DADE CITY, Fla. — Nearly 250,000 chickens died when fire swept through three barns at a Florida egg farm early Thursday, authorities said.
Crews from Pasco Fire Rescue responded at about 1 a.m. at Cal-Maine Foods in Dade City, the Tampa Bay Times reported.
Officials said three large barns, which hold 80,000 chickens each, caught fire and killed the chickens. Officials at the egg farm estimated the loss at more than $1 million, WFLA reported.
A fire killed as many as 240,000 chickens at a Dade City egg farm operated by the country’s largest egg producer. https://t.co/sDtiyFM3se— Tampa Bay Times (@TB_Times) December 17, 2020
No people were injured, and there was no immediate word on what caused the fire, the Times reported.
“Some of the equipment is powered by propane so we’re having. … You’ll hear large explosions, those are the propane tanks that are bleving (boiling liquid expanding vapor explosion) at this time,” Shawn Whited, of Pasco Fire Rescue, told WFLA.
Firefighters were also hampered in controlling the blaze since the nearest fire hydrant is three miles from the farm, the television station reported.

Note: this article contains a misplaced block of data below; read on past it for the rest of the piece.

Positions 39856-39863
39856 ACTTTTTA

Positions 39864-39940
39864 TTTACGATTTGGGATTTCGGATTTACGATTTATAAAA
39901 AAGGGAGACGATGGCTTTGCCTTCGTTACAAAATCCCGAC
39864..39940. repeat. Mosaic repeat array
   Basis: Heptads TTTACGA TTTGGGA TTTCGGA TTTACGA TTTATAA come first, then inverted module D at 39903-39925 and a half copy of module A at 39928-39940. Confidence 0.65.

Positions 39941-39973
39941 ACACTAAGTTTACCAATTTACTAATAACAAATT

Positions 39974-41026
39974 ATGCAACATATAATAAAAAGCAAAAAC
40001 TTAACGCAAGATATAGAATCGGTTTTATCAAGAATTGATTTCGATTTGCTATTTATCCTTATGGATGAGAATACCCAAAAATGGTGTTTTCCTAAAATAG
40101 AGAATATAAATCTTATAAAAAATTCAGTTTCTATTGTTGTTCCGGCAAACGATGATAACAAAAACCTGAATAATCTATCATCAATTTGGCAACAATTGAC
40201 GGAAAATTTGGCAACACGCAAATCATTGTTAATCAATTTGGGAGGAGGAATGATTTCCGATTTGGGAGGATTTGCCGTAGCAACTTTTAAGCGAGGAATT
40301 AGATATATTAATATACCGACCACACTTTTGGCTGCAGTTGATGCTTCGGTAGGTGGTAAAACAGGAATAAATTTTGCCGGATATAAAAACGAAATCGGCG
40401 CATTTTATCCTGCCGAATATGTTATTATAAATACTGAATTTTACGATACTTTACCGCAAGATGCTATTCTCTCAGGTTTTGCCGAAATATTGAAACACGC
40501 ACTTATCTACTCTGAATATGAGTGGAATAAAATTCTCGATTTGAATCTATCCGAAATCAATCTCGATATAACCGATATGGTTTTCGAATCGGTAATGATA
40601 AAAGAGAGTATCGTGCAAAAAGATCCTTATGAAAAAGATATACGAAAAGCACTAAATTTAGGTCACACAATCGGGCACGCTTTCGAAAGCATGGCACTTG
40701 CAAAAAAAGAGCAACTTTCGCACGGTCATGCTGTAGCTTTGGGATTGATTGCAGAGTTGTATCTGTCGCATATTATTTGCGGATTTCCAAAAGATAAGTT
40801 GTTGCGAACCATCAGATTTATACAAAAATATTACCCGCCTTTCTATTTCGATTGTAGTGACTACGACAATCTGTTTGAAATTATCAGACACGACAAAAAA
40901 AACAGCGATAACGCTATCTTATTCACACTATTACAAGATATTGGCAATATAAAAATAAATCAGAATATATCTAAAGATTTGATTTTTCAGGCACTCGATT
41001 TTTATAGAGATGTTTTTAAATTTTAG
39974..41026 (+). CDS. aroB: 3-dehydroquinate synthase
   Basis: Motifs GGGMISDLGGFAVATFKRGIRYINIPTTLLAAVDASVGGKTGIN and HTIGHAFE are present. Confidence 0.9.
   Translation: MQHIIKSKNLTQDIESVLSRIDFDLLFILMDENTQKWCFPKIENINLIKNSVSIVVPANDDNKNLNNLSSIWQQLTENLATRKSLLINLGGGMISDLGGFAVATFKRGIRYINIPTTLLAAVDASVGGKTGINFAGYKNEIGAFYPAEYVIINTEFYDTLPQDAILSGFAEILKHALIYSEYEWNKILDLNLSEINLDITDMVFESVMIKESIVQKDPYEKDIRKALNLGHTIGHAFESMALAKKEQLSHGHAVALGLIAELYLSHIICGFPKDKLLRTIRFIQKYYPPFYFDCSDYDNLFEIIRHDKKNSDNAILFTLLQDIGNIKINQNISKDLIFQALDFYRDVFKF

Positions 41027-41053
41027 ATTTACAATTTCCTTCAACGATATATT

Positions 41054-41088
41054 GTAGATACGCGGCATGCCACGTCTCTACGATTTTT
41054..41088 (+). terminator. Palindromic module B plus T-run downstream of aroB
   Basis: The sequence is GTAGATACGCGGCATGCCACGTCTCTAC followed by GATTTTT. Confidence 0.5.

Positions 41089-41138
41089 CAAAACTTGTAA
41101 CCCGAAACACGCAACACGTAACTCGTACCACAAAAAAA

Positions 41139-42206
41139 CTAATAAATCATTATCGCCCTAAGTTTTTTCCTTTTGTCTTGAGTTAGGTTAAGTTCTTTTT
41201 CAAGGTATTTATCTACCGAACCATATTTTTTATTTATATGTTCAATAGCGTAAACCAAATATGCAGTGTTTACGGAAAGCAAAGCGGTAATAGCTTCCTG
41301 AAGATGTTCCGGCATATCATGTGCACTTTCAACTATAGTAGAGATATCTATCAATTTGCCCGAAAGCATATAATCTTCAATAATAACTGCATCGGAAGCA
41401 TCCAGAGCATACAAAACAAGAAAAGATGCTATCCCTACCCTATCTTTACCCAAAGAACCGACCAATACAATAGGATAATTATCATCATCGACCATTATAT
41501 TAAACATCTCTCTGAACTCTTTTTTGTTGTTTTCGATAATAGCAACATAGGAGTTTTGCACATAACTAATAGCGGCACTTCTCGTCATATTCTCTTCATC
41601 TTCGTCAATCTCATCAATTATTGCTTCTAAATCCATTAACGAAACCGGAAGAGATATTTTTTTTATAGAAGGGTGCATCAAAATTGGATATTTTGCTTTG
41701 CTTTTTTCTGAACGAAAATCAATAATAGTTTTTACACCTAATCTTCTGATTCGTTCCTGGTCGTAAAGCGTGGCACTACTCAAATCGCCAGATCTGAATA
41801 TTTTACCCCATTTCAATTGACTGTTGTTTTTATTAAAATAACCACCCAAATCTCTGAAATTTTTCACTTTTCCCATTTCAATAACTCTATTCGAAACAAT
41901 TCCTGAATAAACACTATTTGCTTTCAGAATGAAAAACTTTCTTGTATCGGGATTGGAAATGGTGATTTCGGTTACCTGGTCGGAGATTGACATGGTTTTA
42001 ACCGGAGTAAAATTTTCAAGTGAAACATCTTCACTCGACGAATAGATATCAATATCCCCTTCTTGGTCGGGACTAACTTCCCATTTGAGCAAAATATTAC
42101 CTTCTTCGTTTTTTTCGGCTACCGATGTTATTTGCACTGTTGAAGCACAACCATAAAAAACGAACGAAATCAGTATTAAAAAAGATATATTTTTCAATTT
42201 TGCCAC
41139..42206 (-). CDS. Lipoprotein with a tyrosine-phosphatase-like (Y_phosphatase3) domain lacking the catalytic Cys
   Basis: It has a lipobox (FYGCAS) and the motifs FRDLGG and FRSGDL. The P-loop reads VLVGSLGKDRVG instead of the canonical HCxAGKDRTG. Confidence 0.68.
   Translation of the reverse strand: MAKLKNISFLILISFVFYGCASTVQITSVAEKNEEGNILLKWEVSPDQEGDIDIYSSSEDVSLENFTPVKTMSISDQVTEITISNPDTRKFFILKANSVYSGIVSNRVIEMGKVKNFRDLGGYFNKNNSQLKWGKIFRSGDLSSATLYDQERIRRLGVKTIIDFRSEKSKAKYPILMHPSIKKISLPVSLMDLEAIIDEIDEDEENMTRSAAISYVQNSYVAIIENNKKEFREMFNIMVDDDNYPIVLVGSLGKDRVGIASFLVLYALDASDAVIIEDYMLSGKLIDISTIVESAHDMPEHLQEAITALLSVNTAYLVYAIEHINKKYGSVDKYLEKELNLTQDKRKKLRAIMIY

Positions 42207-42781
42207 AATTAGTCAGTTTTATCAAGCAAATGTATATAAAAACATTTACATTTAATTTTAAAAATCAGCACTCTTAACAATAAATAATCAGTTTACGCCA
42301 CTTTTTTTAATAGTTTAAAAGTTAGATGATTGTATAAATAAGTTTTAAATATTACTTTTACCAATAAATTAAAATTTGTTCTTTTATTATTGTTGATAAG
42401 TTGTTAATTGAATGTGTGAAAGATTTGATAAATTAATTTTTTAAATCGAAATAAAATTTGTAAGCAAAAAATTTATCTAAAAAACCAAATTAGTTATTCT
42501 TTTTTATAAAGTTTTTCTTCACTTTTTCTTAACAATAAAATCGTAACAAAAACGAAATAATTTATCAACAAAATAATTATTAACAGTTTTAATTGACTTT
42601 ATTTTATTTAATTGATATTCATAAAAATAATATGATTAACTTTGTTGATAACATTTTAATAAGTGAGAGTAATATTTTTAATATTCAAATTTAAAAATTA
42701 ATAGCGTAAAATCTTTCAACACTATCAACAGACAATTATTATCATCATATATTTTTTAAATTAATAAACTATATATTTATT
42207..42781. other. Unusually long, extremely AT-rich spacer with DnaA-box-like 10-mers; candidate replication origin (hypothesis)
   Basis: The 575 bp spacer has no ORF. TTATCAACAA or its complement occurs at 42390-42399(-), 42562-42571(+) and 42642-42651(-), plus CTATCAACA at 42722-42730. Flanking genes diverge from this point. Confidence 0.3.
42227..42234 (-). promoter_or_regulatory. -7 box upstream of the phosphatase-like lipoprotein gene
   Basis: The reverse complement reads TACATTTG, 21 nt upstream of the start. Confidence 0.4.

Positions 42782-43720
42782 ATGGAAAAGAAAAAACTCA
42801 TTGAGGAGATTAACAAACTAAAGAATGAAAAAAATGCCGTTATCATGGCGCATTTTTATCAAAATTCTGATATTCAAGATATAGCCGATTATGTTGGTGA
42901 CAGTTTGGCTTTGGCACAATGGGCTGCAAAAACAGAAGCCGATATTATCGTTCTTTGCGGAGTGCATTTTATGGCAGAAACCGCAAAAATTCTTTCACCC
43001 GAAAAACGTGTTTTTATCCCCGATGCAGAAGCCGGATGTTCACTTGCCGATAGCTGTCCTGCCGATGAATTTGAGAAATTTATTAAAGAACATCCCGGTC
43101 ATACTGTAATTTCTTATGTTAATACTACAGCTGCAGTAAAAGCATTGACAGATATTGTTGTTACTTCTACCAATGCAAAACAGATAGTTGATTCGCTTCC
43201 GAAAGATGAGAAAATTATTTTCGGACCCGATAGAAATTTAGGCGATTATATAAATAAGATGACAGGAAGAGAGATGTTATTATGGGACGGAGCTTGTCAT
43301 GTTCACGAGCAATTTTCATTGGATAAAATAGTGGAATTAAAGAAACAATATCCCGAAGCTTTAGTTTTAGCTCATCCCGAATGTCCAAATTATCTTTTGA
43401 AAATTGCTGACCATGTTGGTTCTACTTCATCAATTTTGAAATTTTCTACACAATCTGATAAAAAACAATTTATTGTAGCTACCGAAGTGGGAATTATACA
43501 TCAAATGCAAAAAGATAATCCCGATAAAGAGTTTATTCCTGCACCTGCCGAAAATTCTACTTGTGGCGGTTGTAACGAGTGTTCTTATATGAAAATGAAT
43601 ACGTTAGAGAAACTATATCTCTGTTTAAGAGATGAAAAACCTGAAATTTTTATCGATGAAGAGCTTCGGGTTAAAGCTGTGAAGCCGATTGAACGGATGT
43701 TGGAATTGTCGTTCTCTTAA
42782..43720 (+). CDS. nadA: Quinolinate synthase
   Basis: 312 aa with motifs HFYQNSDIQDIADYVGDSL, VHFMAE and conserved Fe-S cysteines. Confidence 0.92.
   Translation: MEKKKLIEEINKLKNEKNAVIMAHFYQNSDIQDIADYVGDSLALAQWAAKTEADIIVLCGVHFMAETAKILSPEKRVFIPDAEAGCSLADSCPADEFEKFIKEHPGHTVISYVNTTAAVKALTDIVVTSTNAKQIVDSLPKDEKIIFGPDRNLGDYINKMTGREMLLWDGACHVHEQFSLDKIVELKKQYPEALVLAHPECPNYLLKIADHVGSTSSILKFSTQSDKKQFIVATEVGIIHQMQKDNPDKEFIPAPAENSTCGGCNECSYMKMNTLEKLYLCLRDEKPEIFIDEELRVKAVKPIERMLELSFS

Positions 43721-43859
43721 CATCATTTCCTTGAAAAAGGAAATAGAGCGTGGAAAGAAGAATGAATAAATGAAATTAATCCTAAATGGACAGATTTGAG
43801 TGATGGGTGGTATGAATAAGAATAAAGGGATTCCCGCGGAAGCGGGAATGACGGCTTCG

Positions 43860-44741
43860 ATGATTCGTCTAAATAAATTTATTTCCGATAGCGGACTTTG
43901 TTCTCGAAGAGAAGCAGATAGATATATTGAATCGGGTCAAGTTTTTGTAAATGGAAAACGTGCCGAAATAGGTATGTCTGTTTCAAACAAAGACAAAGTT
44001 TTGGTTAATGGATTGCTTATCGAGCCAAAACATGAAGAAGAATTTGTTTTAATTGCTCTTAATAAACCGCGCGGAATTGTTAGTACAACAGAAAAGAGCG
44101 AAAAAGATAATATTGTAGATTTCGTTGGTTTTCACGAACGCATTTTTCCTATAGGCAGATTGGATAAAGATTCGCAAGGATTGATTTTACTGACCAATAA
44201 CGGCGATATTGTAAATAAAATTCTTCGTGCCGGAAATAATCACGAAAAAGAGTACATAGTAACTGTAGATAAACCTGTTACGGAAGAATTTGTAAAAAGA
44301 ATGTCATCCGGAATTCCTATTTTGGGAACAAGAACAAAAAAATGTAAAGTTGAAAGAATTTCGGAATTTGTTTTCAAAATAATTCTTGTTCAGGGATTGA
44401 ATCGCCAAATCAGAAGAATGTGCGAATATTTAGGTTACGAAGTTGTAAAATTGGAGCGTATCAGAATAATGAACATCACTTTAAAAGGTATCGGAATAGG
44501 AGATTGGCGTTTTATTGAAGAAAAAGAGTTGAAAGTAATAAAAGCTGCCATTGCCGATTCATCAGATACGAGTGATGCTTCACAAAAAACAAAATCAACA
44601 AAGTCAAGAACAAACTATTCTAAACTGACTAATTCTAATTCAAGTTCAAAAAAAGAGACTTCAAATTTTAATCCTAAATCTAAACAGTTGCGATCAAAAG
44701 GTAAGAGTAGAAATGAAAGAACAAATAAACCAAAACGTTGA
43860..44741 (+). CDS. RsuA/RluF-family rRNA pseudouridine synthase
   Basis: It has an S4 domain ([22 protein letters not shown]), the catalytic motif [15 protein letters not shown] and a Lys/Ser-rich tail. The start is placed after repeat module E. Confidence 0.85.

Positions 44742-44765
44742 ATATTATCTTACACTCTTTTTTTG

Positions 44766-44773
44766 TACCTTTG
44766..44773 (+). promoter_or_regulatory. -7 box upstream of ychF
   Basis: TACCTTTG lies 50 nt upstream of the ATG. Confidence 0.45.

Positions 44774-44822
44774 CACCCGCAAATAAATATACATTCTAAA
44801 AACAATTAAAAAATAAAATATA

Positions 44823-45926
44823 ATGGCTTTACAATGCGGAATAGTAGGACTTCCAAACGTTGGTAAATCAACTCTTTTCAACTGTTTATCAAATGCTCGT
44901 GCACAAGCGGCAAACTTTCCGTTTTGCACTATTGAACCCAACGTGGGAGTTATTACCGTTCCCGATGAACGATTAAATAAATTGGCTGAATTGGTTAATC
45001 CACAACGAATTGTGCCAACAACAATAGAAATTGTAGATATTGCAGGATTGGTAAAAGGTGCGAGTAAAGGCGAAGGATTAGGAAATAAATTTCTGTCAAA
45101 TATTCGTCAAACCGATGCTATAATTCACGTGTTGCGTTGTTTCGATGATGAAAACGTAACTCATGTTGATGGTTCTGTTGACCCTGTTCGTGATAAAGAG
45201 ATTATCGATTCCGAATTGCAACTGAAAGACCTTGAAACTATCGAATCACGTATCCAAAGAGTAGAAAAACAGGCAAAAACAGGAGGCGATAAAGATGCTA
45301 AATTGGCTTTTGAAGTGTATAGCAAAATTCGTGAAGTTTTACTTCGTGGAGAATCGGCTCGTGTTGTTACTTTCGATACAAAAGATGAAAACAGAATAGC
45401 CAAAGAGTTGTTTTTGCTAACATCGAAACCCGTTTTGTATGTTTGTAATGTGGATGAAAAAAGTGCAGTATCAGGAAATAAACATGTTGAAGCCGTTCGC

“We are out in the country. There’s not a lot of infrastructure here. We’re having to use tanker trucks,” Whited told reporters. “These chicken coops are very large structures. There’s a lot of fire in there and the fire is deep into those buildings.”
Cal-Maine is the largest producer and distributor of shell eggs in the United States, according to its website. The company sold nearly one in five of all shell eggs in the United States during 2020. It sells the eggs under brand names that include Egg-Land’s Best and Land O’Lakes, according to the company’s website.
Max Bowman, chief financial officer and vice president of Cal-Maine, told the Times that the Dade City farm only contains pullets, which are young birds that have not yet started producing eggs but have graduated from the hatchery.
“We’re fully insured,” Bowman told the newspaper. He added that the company’s bird and business income loss would be covered.
Cox Media Group